Sophie Martin once asked me to do something I had never done before. I asked her why she thought I could do it. She said she knew I could do it because I studied theater.

   Los Lunas High School just terminated its drama program. According to the report I got, it was not considered essential for college preparation.

   The drama teacher for Los Lunas Middle School who told us this, Robert Stubbs, Sr., is actually a math teacher. He had brought his students to our Schooltime Series presentation of Macbeth this spring. Now, of course, he won’t be bringing students to any of our Schooltime performances. They won’t be essential.

   I’m saddened — offended, even — that we think we have to cut from our schools anything not considered “essential.” What day-to-day incentives do you provide students if all you offer in a school are essentials? We need a few raisins in our oatmeal. Otherwise it’s just gruel.

   Students who play in their high school band outscore their peers on standardized tests. One reason is that those kids show up for school more often. They have to: they're part of the band, part of a team.

   Studying the arts demands inquiry. Rather than all wisdom coming down from the teacher, students gather knowledge based on their own curiosity. They explore. They inquire. They make connections. Those learning processes are the building blocks for creativity, a quality found sorely lacking in our recent graduates, according to many employers. Those recent graduates come from schools that keep trimming budgets by cutting "non-essential" programs like the arts.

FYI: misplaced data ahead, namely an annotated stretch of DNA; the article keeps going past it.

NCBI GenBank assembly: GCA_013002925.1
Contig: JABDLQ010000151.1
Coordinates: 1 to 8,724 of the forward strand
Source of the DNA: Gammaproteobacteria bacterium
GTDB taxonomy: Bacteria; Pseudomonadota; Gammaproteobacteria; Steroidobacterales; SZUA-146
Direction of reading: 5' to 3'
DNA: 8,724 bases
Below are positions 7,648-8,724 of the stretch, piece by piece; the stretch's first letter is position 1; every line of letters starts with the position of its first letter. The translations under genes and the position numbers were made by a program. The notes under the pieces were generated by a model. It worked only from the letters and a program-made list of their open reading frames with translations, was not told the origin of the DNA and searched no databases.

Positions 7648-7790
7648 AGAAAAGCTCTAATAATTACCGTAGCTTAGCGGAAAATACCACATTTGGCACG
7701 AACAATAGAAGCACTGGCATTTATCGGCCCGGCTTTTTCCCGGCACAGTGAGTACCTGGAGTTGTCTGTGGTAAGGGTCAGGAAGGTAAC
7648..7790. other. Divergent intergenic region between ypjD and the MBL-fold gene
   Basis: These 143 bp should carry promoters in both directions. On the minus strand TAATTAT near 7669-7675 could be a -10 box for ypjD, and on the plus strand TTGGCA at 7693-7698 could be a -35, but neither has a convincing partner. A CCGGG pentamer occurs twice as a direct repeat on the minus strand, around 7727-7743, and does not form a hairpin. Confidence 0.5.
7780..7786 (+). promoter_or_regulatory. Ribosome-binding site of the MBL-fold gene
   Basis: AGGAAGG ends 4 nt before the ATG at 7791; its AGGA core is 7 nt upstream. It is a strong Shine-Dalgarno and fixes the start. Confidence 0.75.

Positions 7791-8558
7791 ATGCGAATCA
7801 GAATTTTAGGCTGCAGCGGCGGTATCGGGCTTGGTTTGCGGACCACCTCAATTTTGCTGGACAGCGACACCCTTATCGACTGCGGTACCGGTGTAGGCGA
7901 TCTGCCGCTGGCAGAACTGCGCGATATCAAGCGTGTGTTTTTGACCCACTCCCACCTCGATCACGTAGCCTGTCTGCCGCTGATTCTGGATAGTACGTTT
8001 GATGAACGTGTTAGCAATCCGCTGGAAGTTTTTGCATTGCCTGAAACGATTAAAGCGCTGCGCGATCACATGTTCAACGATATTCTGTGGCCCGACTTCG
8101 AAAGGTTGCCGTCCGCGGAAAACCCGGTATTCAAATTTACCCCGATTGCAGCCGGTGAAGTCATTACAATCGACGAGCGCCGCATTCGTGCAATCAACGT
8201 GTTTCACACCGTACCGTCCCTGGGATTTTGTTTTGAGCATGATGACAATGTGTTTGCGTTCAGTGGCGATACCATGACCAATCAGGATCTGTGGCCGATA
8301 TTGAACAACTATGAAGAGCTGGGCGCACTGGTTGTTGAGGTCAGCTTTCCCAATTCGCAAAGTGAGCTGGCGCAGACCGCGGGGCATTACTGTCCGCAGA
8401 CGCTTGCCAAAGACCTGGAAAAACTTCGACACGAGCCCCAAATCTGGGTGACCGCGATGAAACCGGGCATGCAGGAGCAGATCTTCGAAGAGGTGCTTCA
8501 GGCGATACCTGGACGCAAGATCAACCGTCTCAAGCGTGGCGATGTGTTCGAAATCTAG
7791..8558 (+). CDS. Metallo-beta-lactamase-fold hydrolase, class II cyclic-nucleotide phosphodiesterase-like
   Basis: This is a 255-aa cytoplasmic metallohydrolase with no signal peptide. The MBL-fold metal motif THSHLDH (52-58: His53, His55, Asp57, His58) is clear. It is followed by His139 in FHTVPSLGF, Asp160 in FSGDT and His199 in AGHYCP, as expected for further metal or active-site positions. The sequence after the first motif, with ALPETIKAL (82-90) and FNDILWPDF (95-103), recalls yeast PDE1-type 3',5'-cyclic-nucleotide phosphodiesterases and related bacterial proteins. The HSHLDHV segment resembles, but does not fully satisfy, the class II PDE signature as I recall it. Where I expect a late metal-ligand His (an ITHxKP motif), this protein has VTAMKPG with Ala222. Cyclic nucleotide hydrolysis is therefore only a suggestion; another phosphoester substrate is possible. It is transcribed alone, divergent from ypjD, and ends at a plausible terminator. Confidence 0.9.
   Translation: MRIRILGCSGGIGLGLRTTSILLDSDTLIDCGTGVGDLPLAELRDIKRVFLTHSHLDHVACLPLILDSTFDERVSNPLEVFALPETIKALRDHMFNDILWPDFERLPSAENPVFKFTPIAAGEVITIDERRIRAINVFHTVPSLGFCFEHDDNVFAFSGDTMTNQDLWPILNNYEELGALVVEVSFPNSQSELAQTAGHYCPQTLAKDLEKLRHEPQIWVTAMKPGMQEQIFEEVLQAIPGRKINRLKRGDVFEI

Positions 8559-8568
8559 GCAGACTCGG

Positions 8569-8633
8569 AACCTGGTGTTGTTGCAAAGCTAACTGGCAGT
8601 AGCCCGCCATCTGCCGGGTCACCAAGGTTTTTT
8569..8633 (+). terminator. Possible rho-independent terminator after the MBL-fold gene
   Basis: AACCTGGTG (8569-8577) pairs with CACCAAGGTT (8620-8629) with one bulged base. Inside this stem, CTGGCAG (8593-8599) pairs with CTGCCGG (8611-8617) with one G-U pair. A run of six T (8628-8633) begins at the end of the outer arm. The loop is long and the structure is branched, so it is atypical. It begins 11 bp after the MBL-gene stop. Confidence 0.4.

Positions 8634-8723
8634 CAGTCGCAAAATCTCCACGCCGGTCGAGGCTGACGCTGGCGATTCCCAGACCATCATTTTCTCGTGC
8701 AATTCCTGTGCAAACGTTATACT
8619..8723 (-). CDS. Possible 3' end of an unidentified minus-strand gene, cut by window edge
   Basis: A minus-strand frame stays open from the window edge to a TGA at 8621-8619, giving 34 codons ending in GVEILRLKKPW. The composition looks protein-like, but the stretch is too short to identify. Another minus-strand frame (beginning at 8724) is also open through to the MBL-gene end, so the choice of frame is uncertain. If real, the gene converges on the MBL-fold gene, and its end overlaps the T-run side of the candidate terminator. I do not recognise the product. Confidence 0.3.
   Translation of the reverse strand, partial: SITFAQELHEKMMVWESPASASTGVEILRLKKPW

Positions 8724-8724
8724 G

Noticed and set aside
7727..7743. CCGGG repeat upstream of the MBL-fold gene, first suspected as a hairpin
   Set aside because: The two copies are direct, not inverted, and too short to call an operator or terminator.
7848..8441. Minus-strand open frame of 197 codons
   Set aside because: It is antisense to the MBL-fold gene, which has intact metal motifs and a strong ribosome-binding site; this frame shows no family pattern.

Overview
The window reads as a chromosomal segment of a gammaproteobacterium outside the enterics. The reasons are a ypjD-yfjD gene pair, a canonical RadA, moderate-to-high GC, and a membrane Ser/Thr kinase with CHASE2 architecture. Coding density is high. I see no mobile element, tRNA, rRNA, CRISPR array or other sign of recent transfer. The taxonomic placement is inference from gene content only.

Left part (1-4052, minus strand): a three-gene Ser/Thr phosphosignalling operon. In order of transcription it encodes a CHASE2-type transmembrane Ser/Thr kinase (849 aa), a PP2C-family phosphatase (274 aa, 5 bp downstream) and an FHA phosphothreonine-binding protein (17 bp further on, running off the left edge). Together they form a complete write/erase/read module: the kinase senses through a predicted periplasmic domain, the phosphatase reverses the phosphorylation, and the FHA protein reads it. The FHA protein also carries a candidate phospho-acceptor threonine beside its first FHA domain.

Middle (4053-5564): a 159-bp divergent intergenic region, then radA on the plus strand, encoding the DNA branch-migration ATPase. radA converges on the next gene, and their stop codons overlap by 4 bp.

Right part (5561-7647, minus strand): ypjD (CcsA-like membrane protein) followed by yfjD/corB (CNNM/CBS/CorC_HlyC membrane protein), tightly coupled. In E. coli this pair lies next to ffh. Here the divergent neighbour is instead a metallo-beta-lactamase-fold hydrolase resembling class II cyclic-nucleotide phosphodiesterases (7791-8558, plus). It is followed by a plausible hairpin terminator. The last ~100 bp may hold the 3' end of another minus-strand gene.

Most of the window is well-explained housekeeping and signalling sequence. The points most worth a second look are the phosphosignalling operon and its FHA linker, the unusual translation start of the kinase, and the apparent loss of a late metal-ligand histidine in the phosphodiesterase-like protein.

Our schools can’t give kids just the “essentials” every day. Otherwise it’s like sending kids to basic training for 13 years. (And that would just be grueling.)

   The students at Albuquerque's Public Academy for Performing Arts study the basics, plus they study various live art forms. PAPA was ranked as one of New Mexico’s top five high schools by U.S. News and World Report. One of the criteria for the ranking was college readiness. So now what’s essential?

   Albert Einstein loved to play the violin. He also said, “All religions, arts and sciences are branches of the same tree.” Let’s not cut out a third of that tree. Our students won’t want to climb it.

Terry S. Davis
Popejoy Hall

Views: 188

Comment

You need to be a member of Duke City Fix to add comments!

Join Duke City Fix

Connect with Us!

Community Forum

Black Cherry Pie!!! 8 Replies

Started by Adelita in General Discussion. Last reply by vinceinburque Aug 17.

Protein Shake Shack? 1 Reply

Started by Kitson Harvey in Food & Drink. Last reply by Phil_0 Aug 14.

HMOs in Albuquerque 3 Replies

Started by PJH in General Discussion. Last reply by PJH Aug 12.

My blog for where to go for lunch in ABQ 2 Replies

Started by Gretchen Winchester in Food & Drink. Last reply by Ron Da Bomb Aug 12.

Latest Activity

Profile IconDuke City Fix via Facebook
Thumbnail

The tangled web APS continues to weave.

F.U.B.A.R.

dukecityfix.com

A total disaster! The Albuquerque Public School Board of Education failed once again to come to…

See More
Facebook3 hours ago · Reply
Adelita liked Brian Fejer's blog post F.U.B.A.R.
3 hours ago
Brian Fejer's blog post was featured
5 hours ago
Brian Fejer posted a blog post
5 hours ago

Regular Features

Anyone can blog on the Duke City Fix, but here are the folks who blog most often:

© 2015   Created by Duke City Fix.

Badges  |  Report an Issue  |  Terms of Service